Dave Brubeck was very important to me. I started playing jazz piano when i was 10. (1966)
My dad was a west coast jazz fan. Getz, Randolph, Montgomery, Farlow, Brubeck, et al.
He had albums of the bebop and hard bop guys, but never listened to them because he didn't like them. Then i heard Monk, and all was over. I was the east coast kid, with a west coast dad.
But, by the time i was 14 and had been studying piano for 10 years and jazz for 4 i was hearing things in a different way. And Brubeck was a revelation.
So, at that point while i was east and my dad was west, we agreed completely on Brubeck. If there was a roadtrip for some reason, we could also throw a Brubeck tape (yeah, we had an 8 track recorder for car purposes) and all was good.
His mastery of block chording and his ideas (along with Desmond) of off-meter was stunning. Every knows Take 5, but Blue Rondo ala Turk was even cooler. 13/4 time. Who else did that? It didn't hurt that Paul Desmond was one of the most adventerous sax players of his time.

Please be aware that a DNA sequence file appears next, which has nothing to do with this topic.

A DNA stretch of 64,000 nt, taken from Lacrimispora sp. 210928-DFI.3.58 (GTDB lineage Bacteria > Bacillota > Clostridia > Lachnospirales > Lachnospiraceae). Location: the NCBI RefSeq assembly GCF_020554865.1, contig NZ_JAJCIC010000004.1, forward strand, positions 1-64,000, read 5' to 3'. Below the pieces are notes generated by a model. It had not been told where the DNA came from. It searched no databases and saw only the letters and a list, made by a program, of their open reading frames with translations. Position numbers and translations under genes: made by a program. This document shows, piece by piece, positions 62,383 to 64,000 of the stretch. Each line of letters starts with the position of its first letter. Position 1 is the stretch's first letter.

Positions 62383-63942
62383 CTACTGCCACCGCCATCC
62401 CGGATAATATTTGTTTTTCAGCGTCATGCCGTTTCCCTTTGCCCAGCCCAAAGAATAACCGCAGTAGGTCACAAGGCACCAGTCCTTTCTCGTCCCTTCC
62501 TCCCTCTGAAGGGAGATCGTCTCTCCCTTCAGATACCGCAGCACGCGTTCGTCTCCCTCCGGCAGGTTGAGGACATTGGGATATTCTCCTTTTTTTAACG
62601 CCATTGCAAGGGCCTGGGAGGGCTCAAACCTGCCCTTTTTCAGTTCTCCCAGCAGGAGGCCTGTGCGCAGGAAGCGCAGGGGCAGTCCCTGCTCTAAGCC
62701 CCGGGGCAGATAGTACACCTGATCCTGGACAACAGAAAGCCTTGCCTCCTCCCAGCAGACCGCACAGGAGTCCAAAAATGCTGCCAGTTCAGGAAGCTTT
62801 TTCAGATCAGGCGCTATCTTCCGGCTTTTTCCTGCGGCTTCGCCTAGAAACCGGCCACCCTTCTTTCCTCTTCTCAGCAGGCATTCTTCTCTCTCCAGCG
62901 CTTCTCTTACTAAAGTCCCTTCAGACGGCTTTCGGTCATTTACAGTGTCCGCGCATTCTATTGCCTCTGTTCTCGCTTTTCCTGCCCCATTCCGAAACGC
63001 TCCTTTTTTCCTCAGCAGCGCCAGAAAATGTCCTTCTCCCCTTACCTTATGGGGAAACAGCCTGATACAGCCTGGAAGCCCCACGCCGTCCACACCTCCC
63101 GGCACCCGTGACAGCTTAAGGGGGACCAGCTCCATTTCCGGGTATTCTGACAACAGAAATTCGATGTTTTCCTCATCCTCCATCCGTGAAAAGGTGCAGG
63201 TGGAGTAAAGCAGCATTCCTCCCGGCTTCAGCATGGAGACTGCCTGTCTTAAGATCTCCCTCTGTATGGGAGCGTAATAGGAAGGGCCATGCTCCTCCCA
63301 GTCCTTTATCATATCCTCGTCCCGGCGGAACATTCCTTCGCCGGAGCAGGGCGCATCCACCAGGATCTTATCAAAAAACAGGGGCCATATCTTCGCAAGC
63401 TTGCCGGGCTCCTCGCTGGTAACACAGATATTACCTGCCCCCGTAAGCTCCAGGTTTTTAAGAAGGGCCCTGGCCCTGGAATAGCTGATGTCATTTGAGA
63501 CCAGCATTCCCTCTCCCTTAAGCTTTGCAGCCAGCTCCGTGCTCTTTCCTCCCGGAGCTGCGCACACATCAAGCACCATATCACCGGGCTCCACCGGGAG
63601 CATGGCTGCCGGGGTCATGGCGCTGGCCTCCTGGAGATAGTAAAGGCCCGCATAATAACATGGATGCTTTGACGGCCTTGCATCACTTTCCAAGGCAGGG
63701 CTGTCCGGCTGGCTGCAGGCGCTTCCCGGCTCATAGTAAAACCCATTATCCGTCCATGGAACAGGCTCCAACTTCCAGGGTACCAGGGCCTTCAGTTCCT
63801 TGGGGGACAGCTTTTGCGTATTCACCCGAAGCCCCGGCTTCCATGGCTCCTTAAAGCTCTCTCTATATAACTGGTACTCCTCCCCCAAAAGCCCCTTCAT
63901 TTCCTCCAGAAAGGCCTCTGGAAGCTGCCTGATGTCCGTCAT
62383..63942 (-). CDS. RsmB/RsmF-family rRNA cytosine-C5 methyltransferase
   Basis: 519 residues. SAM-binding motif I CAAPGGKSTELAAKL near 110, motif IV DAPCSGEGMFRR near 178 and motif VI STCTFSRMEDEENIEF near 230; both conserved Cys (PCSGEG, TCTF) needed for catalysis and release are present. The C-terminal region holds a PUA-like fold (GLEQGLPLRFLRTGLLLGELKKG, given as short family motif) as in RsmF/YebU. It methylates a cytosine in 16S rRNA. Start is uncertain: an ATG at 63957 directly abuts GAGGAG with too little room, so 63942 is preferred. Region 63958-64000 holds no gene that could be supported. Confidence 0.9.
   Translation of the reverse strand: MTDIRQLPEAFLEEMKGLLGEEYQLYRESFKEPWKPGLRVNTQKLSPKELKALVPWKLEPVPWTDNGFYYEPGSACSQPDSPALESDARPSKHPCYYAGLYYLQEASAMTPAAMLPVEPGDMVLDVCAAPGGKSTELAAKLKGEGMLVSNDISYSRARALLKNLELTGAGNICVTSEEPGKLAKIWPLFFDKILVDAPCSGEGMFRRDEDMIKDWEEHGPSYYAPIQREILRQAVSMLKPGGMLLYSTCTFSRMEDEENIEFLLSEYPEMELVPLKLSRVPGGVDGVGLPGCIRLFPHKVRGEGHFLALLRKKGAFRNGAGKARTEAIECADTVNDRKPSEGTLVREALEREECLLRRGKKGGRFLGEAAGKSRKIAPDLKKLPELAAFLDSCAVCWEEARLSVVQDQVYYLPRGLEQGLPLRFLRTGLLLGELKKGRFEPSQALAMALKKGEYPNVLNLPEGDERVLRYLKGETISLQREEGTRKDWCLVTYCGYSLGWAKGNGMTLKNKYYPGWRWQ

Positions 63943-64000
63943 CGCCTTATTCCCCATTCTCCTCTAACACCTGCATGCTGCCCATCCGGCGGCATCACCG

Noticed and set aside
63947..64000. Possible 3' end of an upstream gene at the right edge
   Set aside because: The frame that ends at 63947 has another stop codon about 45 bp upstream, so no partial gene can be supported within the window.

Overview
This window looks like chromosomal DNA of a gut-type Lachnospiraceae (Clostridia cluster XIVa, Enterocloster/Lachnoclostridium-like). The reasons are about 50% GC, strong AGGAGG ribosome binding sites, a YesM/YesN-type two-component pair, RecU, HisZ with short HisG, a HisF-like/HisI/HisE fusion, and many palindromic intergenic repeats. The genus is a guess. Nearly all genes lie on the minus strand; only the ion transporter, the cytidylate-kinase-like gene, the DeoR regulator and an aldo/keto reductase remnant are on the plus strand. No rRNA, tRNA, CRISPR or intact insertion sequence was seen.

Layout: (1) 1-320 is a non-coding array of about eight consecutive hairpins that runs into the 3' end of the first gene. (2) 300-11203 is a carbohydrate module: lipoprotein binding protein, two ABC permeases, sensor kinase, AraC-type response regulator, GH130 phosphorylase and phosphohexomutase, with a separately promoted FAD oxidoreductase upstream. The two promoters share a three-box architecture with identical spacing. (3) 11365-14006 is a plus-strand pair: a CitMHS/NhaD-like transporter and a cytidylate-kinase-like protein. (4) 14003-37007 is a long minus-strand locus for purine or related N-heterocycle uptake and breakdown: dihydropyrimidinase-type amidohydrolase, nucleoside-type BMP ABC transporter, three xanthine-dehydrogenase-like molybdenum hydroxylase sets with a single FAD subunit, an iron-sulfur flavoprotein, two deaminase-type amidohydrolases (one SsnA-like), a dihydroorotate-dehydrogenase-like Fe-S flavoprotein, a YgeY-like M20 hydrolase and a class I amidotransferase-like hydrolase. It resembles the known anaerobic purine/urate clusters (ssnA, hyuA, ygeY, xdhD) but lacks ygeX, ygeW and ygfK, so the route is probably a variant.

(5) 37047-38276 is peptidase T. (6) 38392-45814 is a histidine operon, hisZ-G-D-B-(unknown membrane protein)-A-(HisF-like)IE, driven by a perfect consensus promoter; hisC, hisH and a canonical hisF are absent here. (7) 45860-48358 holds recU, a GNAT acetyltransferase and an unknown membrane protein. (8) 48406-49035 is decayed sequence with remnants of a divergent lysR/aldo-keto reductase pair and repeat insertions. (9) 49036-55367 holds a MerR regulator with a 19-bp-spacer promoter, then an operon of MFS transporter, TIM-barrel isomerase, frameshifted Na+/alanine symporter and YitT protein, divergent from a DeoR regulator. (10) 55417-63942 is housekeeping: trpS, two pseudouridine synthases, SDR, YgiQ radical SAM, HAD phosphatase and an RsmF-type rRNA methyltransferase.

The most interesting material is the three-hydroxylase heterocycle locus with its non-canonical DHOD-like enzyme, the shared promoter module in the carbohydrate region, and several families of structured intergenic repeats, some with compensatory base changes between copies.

Just thought i'd share why Brubeck mattered to me and just wishing him well in his eternal jam night.
I missed the information about Dave Brubeck. Thanks for letting us know. He indeed was a great musician and I saw you mention
some of the other greats during his era. Wes Montgomery is from my hometown, and the song "Bangin on Sunset" I do believe, is the
name of the street he lived on, less than 5 minutes away from where I grew up. RIP to all of them !